As many of you know, I watched Psycho this weekend to finish off the movies I discuss in my nonfiction book. I believe this is the first time I've seen the original the whole way through. It was pretty good. It wasn't as scary now as it probably was back in the day, but it's also been mimicked and quoted and parodied for years. If you don't know how it ends, you've definitely been living under a rock! The "R" rating it received back in the day would probably be a PG-13 today since you don't really see a lot of blood or nudity, just half nudity.

I fell in love with Anthony Perkins while watching this film. His demeanor was so innocent, yet he did a wonderful job of portraying the psychosis. I kept thinking through the whole film, "Yep, that's where Ted Bundy got it." The way he talked out of the corner of his mouth and his smile, he reminded me of Erik from That 70s Show. They did a great job of casting him as Norman because you feel sorry for him, which, of course, you shouldn't because he's a cold-blooded killer!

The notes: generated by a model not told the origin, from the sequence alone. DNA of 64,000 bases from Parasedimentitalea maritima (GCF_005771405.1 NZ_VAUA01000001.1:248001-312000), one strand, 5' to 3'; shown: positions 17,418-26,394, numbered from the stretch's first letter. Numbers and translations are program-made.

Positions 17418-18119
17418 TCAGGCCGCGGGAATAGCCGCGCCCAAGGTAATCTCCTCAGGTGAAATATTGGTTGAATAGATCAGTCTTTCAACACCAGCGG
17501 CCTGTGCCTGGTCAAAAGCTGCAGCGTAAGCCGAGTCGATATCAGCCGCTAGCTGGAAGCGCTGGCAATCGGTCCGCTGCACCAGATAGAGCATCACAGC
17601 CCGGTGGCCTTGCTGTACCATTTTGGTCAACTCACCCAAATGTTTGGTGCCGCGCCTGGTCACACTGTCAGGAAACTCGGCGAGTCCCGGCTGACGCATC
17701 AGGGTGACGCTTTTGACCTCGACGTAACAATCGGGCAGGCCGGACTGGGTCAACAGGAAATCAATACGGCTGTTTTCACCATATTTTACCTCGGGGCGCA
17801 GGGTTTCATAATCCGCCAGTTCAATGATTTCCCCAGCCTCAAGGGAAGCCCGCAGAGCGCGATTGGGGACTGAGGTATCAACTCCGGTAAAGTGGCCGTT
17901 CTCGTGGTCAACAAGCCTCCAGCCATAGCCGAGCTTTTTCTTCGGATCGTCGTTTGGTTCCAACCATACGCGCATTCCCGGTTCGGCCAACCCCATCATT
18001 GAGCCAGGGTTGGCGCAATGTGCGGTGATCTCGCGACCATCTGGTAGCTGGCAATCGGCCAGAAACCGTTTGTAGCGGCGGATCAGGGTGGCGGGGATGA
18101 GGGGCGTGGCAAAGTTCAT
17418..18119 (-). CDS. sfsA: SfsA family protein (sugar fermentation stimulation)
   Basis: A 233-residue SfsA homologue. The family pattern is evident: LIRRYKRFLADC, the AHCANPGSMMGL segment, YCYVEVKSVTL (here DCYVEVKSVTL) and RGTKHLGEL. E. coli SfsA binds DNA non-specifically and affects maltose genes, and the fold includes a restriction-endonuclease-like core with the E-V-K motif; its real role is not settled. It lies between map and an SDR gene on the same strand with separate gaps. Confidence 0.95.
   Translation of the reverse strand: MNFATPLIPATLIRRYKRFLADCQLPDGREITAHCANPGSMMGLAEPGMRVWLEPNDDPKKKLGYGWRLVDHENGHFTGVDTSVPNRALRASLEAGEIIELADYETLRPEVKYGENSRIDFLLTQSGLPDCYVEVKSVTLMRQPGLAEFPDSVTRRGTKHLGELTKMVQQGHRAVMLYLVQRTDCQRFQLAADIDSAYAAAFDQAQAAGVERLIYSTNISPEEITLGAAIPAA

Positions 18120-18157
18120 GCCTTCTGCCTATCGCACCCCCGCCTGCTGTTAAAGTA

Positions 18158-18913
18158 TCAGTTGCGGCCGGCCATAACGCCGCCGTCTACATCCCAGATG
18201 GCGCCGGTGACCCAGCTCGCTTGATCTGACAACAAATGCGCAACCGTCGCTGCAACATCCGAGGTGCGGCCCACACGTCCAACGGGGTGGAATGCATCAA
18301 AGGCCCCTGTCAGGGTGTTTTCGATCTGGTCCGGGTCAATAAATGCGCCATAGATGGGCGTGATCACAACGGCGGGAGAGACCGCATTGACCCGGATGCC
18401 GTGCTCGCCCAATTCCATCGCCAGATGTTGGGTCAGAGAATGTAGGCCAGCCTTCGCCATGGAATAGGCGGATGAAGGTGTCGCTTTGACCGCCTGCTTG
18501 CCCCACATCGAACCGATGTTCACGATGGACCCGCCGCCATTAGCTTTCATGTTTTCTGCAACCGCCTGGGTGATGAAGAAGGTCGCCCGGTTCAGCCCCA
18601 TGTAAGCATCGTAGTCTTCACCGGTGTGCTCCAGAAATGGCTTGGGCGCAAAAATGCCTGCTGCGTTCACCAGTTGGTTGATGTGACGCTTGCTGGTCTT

The tension in the film was great. Just little stuff like Marion seeing her boss on the crosswalk while she is trying to flee town and how she keeps looking in the rear view to make sure the cop isn't following her. Then, of course, when Lila is searching the house looking for Mrs. Bates. It was just a well-crafted film, but that's what Hitchcock was known for!
It's Friday, and, as promised, I have uploaded Chapter 1 of the YA zombie novel, Life After the Undead. You can access it through my Audio tab. I had to split it into two parts because the storage place I use has file size limits. It's still the same story, though. I would love if you listened to it and gave feedback. Enjoy!